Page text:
Several family members and co-workers attended and spoke on his behalf.

Officer Timothy Bowman, who worked with Laboard for seven years, said, "Jim defuses situations with his calm demeanor."

Another officer, Juanika Ballard, who said she's worked with Laboard for nine years, said he was a close friend whom she would trust with her life.

Attorney Shaun Owens, who represents the police union, added in Wednesday's statement that the death "is a tragic event" and that "we extend our deepest sympathies to the Brown family. It is important for the community to bear in mind that tragedy does not require blame."

In the most recent area prosecution surrounding a police-involved death, Baltimore City Officer Gahiji Tshamba was convicted last June of voluntary manslaughter for shooting an unarmed Marine veteran outside a Mount Vernon bar. The judge who sentenced him to 15 years in prison called his actions "repugnant."

Police said Tshamba shot Tyrone Brown 12 times during a drunken dispute that erupted after the victim groped a woman and the off-duty officer, a 15-year veteran with a history of disciplinary problems, pulled his service weapon to defend her honor.

The last time city prosecutors targeted a police officer in connection with a fatal on-duty shooting was in 2008, when Officer Tommy Sanders was charged with manslaughter for shooting an unarmed man twice in the back at the Hamilton Shopping Center. A jury acquitted him in 2010, believing his account that he saw the man he was chasing reach into his coat pocket.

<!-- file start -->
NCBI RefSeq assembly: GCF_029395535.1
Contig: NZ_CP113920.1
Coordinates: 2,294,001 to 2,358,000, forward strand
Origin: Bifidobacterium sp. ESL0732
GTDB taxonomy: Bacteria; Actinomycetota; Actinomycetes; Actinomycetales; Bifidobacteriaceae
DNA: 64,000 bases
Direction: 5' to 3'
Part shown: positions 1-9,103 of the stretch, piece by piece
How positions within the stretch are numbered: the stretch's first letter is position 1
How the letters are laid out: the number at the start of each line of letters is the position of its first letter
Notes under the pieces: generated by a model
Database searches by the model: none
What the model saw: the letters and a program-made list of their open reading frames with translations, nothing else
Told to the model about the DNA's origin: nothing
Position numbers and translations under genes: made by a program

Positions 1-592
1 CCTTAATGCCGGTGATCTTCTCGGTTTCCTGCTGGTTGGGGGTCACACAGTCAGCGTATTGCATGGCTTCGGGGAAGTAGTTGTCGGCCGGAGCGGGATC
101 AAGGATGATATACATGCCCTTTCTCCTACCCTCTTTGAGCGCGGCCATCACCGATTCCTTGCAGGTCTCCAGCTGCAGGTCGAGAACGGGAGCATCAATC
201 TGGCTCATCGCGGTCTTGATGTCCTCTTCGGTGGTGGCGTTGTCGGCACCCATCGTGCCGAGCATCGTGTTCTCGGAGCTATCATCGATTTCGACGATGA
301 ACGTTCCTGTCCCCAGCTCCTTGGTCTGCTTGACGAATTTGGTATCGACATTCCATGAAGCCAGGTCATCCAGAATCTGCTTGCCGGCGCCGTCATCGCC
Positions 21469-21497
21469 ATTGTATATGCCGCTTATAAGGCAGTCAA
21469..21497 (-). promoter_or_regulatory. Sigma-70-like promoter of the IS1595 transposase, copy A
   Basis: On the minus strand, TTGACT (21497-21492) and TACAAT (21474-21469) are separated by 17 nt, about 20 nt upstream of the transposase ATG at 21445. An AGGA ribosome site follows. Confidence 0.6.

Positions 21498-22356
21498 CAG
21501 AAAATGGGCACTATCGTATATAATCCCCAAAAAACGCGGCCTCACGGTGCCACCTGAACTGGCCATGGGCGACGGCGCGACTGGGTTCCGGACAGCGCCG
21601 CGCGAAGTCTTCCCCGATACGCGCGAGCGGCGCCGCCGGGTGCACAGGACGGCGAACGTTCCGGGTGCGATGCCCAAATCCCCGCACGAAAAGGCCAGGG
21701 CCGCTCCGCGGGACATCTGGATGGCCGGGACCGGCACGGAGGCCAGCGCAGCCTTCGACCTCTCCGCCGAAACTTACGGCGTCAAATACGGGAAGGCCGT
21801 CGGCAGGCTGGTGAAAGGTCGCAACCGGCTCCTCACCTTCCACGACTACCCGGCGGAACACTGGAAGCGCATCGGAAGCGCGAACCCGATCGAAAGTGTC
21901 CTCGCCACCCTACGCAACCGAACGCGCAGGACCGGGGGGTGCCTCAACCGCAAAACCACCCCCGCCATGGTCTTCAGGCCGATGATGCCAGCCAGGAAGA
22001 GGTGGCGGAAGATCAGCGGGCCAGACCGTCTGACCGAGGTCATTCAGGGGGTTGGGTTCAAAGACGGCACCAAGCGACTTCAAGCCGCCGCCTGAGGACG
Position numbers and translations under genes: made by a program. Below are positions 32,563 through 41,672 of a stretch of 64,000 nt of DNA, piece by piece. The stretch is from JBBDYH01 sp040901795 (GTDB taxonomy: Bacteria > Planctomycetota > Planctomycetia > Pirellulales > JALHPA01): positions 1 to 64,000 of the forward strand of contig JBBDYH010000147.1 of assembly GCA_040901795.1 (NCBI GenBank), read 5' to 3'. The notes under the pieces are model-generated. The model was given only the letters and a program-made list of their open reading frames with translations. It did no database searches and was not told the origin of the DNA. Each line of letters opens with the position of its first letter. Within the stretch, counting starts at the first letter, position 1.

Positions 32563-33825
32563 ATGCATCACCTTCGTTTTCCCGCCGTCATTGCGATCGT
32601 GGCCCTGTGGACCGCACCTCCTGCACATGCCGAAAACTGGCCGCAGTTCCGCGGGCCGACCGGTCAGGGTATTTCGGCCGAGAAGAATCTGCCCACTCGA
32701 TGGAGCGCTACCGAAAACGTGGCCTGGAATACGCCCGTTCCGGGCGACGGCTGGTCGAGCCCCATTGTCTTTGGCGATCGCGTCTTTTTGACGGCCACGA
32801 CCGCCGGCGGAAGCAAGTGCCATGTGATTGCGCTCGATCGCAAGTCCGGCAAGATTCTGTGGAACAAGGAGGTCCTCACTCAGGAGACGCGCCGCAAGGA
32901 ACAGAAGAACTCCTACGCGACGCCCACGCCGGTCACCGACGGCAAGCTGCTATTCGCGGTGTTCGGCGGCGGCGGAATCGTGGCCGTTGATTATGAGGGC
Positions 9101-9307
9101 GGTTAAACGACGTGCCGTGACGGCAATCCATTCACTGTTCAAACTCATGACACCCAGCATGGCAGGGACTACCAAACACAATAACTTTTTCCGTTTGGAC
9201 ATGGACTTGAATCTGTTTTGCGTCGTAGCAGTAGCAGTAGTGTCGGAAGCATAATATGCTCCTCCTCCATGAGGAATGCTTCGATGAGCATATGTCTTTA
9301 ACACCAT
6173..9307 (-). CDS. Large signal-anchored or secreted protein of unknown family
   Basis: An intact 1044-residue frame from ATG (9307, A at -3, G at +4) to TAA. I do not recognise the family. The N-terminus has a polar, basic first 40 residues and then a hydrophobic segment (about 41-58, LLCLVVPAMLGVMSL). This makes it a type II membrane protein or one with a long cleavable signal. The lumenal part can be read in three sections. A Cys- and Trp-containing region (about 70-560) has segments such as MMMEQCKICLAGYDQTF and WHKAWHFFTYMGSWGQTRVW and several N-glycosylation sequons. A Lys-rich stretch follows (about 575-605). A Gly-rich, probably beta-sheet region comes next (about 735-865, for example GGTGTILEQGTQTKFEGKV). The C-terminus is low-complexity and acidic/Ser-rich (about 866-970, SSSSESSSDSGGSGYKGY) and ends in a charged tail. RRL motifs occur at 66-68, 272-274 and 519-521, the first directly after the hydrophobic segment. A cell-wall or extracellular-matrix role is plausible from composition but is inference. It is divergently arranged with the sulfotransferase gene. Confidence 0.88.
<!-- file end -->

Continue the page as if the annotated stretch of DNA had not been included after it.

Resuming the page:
The charges in the Laboard case came as detectives continued to investigate another incident in which a suspect was injured in an altercation with a Baltimore County officer. The suspect, who has not been identified, is in critical condition after the officer in the Towson Precinct struck him with a flashlight during an arrest earlier this week. The suspect faces second-degree assault charges against the officer.

Police said the altercation between Laboard and Brown began when a teen Brown was with threw a rock at Laboard's home on Susanna Road in Randallstown.

One of Brown's friends who spoke with The Baltimore Sun said Brown was not the one who threw the rock at Laboard's door and that he was opposed to the activity they called "knicker-knocking," throwing rocks and ringing doorbells at random houses.

Laboard ran after the teens who scattered from his home, catching up to Brown a few blocks away, where Brown hid in some bushes.

Brown's mother had said he had suffered from a torn ACL injury that forced him to wear a leg brace and made it difficult to walk.

When Laboard confronted him in the bushes and demanded that he come out, police said, Brown refused and the officer pulled him out. They got into a physical confrontation and Brown fell unconscious. Laboard called for help and attempted to resuscitate Brown, police said.

Baltimore Sun reporter Peter Hermann contributed to this article.

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